The man nodded, then swam out to sea, kicking water in his face.

Kane followed him. “Here it comes!” he cried.

Together they raced the swell. The man caught it and rode the wave towards shore. Kane, treading water, watched him.

After a while, the man swam back, smiling with big teeth, cocky after his win. He came at Kane, leapt on him and pushed him under.

Kane flailed and swallowed a mouthful of salty water. He fought back, forcing the man to choke on his own mouthful of salty water. The two splashed and grappled and dunked each other, yelling and laughing like teenagers, until the man shouted, “A big one!” and let him go.

This time they caught the wave together. They rode it shoulder to shoulder all the way to the shore.

There the man sprang to his feet and took off up the beach, stopping to collect a towel and a pile of clothes, before racing towards the trail Kane had come down.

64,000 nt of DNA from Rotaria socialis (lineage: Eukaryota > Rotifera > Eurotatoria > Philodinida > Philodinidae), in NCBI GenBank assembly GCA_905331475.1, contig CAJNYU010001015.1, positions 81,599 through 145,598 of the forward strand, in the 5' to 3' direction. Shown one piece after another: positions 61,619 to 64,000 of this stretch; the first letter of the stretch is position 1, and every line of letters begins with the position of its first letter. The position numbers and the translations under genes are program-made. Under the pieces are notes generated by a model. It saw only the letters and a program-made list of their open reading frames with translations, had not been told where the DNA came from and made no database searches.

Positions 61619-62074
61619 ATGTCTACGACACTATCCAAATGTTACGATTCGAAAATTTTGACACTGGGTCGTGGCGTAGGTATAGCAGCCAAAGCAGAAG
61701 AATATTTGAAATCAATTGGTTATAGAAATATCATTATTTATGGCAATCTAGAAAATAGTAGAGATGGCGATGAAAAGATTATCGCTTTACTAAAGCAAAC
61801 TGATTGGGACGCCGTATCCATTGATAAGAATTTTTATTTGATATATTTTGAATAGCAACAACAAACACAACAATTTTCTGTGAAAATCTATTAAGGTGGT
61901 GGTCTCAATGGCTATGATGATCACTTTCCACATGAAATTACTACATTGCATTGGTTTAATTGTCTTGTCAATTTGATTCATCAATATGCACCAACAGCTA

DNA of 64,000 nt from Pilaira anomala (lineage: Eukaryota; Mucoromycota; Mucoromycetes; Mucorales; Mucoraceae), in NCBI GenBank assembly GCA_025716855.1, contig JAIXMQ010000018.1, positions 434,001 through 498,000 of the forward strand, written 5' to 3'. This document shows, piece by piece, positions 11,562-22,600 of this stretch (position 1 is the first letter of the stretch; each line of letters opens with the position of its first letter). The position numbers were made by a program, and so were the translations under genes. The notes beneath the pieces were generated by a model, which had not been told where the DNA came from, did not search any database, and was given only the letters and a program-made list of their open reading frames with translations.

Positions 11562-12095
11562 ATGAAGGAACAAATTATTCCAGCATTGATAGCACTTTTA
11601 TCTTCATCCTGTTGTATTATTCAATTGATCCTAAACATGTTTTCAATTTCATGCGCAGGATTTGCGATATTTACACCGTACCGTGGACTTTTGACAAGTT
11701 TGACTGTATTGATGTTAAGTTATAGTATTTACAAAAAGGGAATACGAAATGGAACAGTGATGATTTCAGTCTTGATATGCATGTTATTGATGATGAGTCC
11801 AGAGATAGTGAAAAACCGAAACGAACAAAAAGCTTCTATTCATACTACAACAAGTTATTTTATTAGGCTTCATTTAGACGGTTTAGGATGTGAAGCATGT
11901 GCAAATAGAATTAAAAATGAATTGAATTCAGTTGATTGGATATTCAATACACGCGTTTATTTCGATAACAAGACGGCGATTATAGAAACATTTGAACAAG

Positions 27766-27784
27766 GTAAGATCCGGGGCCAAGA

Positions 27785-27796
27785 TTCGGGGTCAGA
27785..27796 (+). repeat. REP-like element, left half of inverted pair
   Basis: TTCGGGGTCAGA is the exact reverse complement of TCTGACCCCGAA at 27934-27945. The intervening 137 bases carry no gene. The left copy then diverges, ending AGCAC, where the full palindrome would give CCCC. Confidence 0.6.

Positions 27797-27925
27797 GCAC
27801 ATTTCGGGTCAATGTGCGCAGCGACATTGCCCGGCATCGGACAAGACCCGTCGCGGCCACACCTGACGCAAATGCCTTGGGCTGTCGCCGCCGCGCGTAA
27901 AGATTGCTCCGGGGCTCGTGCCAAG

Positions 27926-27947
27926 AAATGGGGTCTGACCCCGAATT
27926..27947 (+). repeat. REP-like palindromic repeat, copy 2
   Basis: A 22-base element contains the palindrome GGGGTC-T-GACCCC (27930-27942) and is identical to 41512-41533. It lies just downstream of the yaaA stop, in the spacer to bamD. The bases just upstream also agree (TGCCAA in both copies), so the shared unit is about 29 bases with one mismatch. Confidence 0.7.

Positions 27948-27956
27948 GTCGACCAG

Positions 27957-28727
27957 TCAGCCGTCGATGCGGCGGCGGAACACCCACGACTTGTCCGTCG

Kane stood at the water’s edge and watched him as he disappeared from view. He was shivering so much his teeth clattered. Now the man had gone, he felt curiously empty, as if the stranger’s disappearance was another loss: something else to mourn. He kicked at the water, kicked it away from his feet, as if he held it responsible for the man’s decision to leave. He’d hoped their game would go on for longer. It had been a welcome distraction, a slice of life in the midst of all this death and depression. Now Kane was alone, the only person on the beach.